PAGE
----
Wednesday, May 15, 2013


Prior to bidding on Lagos I remember searching the Overseas Briefing Center (at FSI) for information about my potential new home. There wasn't much information available, but I distinctly remember a document called '8 reasons to bid on Lagos' but the tone was more '8 reasons Lagos isn't so bad'. While I appreciate that the document was written for a broad audience of people (and that I've only been here for 4.5 months so far) I think there are tons of reasons to bid on Lagos - not only for what it isn't, but for what it is.
So on that note, 8 reasons to bid Lagos high - in installments because I have a day job:
First, Lagos is the land of possibility. The huge supply of labor means that there is always someone around who can figure out what you want done and make it happen. Back in the US I've had tailors tell me that it would be cheaper to buy a new coat than have the lining in mine replaced. Same with shoes, bags, etc. Here, it's not only possible but cheap. I love my little red sandals (below) and got them fixed on the street outside my building for about 2 dollars - and judging from the look on the cobbler's face I got ripped off.  It doesn't just apply to repairs either. Do you want a DJ for your barbeque? It's totally possible - and dirt cheap. Want a maid for a day to clean your house before your parents show up? 20 bucks should cover it. Want only two batteries instead of the whole pack? Why not? Want someone to deliver a case of coke in bottles (because those are more fun) directly to your door and return the bottles after? Go for it! Want the entire season of Walking Dead for 4 dollars? ....okay, maybe there are some limits to what you can/should do, but you get my point.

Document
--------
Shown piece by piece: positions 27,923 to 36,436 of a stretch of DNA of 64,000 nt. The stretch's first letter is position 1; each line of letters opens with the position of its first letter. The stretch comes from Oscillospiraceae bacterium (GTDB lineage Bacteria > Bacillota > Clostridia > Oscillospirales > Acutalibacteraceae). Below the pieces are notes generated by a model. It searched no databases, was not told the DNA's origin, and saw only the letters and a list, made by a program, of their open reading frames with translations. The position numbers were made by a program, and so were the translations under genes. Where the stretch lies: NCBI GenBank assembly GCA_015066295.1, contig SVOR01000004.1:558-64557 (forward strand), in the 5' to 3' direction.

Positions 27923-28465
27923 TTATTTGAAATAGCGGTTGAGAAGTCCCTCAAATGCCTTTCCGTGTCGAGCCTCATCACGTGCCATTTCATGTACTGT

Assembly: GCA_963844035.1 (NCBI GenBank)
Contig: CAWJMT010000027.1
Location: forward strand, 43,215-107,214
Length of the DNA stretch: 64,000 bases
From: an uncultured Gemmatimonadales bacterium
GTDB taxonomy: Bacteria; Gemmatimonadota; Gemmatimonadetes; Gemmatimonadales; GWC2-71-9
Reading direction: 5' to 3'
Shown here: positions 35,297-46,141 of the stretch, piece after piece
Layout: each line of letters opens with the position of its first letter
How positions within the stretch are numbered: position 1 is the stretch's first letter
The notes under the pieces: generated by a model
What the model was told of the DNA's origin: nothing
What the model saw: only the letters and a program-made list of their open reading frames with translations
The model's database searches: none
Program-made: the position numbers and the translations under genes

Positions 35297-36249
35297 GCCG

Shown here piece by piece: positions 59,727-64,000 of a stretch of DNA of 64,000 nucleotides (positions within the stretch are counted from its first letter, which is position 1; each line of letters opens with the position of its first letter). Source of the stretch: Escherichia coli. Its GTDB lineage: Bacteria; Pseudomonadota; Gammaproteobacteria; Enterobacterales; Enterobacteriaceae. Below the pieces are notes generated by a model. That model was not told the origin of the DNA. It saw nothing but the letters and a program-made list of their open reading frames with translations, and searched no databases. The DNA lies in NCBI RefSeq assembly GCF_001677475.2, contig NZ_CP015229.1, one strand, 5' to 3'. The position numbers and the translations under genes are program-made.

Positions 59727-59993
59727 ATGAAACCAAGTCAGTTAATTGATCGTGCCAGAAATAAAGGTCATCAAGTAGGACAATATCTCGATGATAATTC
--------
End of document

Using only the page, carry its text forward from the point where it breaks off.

Second, food. True, Nigeria isn't known for its cuisine yet, but there are a few things that I'm going to really miss when I leave here. Spicy fish pepper soup - so spicy it almost cut off my airflow the first time I tried it, but so amazing that I keep going back for more; Suya (hard to explain, but a form of spicy meat on a stick), Akara - balls of some kind of corn dough that almost cause a riot with both the American staff and the Nigerian staff when they're served in the cafeteria; jollof rice; and don't even get me started on the fruits and vegetables. It's mango season here and did you know there are multiple types of mangos? Neither did I. But they come in different sizes (from snack-size to ginormous) and colors. My new favorite fruit is the red bananas. They're so much better than regular bananas that I don't know if I'll be able to switch back at the end of my tour. I've also been loving the pineapples, avocados, papaya, and surprising good grapes. (Who knew they had grapes in Nigeria?)

Ok - that's it for today. I'm off for vacation later this week so I'm afraid it might be radio silence for a week or two. Odabo! (good-bye in Yoruba)

1 comment:

  1. I'm Abuja-bound and we need to see more posts like this!